Social media is becoming an increasingly important part of recruitment. 15 years ago no such thing existed. For me, the division is very clear – Facebook for friends, LinkedIn for business, and the two are used very differently. However, Twitter doesn’t have as obvious a place and this caused a huge problem recently for Paris Brown, sacked by Kent Police at the tender age of 17 for comments she had made on her Twitter feed before she was employed by the force.
This is a young girl trying to find her voice in life who wrote something stupid online, probably for reasons best understood by a teenage mindset, and who will forever be held up as an example of why we need to be REALLY CAREFUL about EVERYTHING we say online.
I wouldn’t dream of putting pictures of my kids on LinkedIn, and my friends aren’t particularly interested in my business updates – so where do the two overlap? Margaret Thatcher’s recent passing was barely acknowledged on my Facebook feed, with a notable absence of comments or related activity. One of the most important women in our collective political history and her passing went without much fanfare at all, bar the occasional “RIP”. My friends are far from politically disengaged and represent a very broad social and political spectrum. I was quite looking forward to a healthy debate. So why was there such a howling silence? Could it be that we are now so paranoid about our web footprint that we are less happy to be ourselves?
Fear of reprisal or unintended consequence has a lot to do with it. Our every comment is subject to scrutiny and misunderstanding when taken out of context, with the impact being potentially disastrous. A UKIP candidate was recently accused of making a Nazi salute in a Facebook picture; his defence that he was reaching for something being held by a friend was widely ignored. Whatever the truth of the matter, the reality is that irreparable damage was done by a few people who probably had a politically motivated agenda of their own. This general mentality is creating a very bland political landscape in which career politicians who have rarely had exposure to the real world are more concerned about how a policy will look to the public and what the reaction will be, rather than whether it is right for the country. In business, we could create toxic environments in which HR is held up as a threat, rather than a support, and for which any comment could be analysed for potentially discriminatory angles at the expense of humour.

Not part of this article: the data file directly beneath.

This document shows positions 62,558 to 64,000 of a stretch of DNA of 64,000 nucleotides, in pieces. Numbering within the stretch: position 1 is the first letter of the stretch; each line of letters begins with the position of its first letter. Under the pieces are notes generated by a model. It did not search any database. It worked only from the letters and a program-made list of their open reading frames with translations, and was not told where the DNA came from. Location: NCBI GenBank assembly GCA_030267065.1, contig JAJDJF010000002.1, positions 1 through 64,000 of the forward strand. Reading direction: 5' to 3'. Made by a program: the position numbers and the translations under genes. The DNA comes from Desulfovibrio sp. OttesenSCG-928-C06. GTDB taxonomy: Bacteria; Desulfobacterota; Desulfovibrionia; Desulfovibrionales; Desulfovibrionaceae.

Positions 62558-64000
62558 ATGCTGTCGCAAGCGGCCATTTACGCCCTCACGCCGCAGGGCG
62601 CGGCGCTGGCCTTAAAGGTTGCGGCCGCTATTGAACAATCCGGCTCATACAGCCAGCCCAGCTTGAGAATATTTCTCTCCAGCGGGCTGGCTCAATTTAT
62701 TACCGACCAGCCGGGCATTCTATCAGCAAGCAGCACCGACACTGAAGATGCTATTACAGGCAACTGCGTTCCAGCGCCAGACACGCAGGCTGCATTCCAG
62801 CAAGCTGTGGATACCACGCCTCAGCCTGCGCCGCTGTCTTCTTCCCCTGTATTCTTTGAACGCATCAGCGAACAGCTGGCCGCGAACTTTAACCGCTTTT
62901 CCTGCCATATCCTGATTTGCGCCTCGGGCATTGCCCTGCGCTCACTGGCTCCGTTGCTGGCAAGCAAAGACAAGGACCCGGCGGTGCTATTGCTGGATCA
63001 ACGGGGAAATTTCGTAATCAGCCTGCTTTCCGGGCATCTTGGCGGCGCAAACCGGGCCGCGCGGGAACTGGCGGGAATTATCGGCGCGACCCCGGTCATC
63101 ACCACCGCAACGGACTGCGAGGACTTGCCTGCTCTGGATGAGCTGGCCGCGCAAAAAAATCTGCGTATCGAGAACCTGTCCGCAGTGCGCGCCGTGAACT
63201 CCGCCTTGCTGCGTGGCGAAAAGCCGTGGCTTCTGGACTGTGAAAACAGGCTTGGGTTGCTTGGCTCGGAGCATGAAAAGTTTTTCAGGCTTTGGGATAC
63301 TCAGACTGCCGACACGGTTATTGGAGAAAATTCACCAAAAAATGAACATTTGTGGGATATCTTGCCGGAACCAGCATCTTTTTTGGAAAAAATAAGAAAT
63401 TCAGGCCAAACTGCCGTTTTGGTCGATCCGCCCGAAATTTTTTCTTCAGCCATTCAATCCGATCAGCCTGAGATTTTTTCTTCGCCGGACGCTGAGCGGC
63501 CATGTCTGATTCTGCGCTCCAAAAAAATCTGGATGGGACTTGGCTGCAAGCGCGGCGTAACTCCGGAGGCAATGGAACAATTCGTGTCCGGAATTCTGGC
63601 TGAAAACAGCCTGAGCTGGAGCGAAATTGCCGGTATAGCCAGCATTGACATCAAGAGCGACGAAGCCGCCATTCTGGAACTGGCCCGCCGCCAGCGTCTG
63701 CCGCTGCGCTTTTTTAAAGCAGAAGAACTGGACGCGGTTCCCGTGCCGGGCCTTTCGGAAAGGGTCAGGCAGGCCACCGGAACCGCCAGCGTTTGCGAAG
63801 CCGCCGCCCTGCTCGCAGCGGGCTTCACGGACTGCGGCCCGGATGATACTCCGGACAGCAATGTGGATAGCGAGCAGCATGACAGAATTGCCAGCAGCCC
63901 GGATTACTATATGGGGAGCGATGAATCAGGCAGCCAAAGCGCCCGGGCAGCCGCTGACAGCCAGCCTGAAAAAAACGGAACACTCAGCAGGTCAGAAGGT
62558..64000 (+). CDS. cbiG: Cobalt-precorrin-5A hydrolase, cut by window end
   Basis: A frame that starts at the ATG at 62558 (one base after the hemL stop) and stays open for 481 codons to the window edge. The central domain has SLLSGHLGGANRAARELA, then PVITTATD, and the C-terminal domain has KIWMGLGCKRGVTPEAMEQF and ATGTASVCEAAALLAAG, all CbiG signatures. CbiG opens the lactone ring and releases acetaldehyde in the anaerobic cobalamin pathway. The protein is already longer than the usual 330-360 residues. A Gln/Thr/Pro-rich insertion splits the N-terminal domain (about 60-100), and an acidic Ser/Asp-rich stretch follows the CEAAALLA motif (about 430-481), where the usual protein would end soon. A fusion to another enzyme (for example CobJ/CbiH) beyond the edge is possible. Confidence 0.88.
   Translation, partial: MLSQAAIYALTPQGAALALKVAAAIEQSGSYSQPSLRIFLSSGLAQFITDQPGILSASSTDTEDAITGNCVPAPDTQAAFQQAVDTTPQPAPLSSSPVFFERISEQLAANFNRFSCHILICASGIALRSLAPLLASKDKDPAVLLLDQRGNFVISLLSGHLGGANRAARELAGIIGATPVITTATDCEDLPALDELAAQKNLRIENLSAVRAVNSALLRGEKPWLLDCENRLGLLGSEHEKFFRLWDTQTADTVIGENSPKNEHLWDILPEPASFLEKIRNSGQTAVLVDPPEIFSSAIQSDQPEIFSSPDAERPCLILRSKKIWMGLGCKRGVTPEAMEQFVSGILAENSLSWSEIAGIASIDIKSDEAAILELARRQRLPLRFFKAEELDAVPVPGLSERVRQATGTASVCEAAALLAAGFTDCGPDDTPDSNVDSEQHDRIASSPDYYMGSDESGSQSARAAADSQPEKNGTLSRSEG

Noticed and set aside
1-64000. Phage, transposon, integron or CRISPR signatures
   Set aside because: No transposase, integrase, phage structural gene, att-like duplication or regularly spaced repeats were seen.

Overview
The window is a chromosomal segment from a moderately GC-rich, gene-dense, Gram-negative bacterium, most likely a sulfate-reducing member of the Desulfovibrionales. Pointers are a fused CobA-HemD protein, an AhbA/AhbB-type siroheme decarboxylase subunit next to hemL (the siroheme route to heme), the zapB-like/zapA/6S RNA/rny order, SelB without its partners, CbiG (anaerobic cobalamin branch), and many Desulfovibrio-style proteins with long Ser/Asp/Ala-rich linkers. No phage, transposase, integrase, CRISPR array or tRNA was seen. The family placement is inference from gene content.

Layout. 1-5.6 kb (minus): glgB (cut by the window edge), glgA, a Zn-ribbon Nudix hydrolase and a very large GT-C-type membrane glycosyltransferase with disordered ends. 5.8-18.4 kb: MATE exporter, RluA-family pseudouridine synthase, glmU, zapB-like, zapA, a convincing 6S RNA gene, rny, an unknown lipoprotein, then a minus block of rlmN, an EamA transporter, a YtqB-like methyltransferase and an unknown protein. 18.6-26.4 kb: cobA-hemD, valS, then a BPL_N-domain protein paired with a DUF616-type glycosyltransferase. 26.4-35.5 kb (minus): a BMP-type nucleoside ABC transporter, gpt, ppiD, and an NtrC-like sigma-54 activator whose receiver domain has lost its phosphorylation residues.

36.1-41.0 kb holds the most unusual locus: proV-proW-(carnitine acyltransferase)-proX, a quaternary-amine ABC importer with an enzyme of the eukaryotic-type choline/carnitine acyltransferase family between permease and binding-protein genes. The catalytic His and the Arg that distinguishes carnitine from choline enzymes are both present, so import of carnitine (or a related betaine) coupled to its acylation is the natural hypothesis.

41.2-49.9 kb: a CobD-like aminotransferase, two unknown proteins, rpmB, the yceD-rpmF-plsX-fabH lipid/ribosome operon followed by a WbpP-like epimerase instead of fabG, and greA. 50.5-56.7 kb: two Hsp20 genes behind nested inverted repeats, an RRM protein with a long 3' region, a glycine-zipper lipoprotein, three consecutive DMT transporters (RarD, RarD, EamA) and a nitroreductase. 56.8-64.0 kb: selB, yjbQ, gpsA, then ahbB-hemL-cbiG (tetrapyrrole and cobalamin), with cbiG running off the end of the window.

What this means is that we must necessarily become more guarded about ourselves. It is irrelevant to bleat that it’s not fair. The nature of the online community is such that it is impossible to be completely private and we should assume that everything we write or post is potentially available to anyone. Once it is online, or sent in an email, we lose control. If a future employer wants to know everything that you have ever said online, it is futile to expect your privacy settings to protect you. Someone, somewhere, will know how to access what you’ve written.
So should employers scrutinise potential employees’ online profiles? Sometimes, absolutely. But there are also lots of other tools that should be utilised first, such as a formal interview and assessment methodology. Vetting social media accounts is incredibly time-consuming and is likely to create reasons not to hire. As a recruiter, it is not something I would choose to do for every appointment. However, for positions that are highly visible and are likely to result in media scrutiny, such as the head of a public body or the new manager for Manchester United, it is relevant. The successful candidate’s views are a reflection of the institution that hires them.
The world has changed and we need to change with it. We have control over what we choose to post. Anyone who’s been involved in an email flame exchange can attest to how easy it is to misread the tone of a purely written exchange. Keep the irreverent comments and jokey asides to verbal communication, with people that you know really well. In today’s society, in which we apparently feel that we have a right not to be offended, what people choose to write and post, as distinct from what others post about them, are as much a part of the interview process as the hour or so a candidate spends in their future employer’s presence.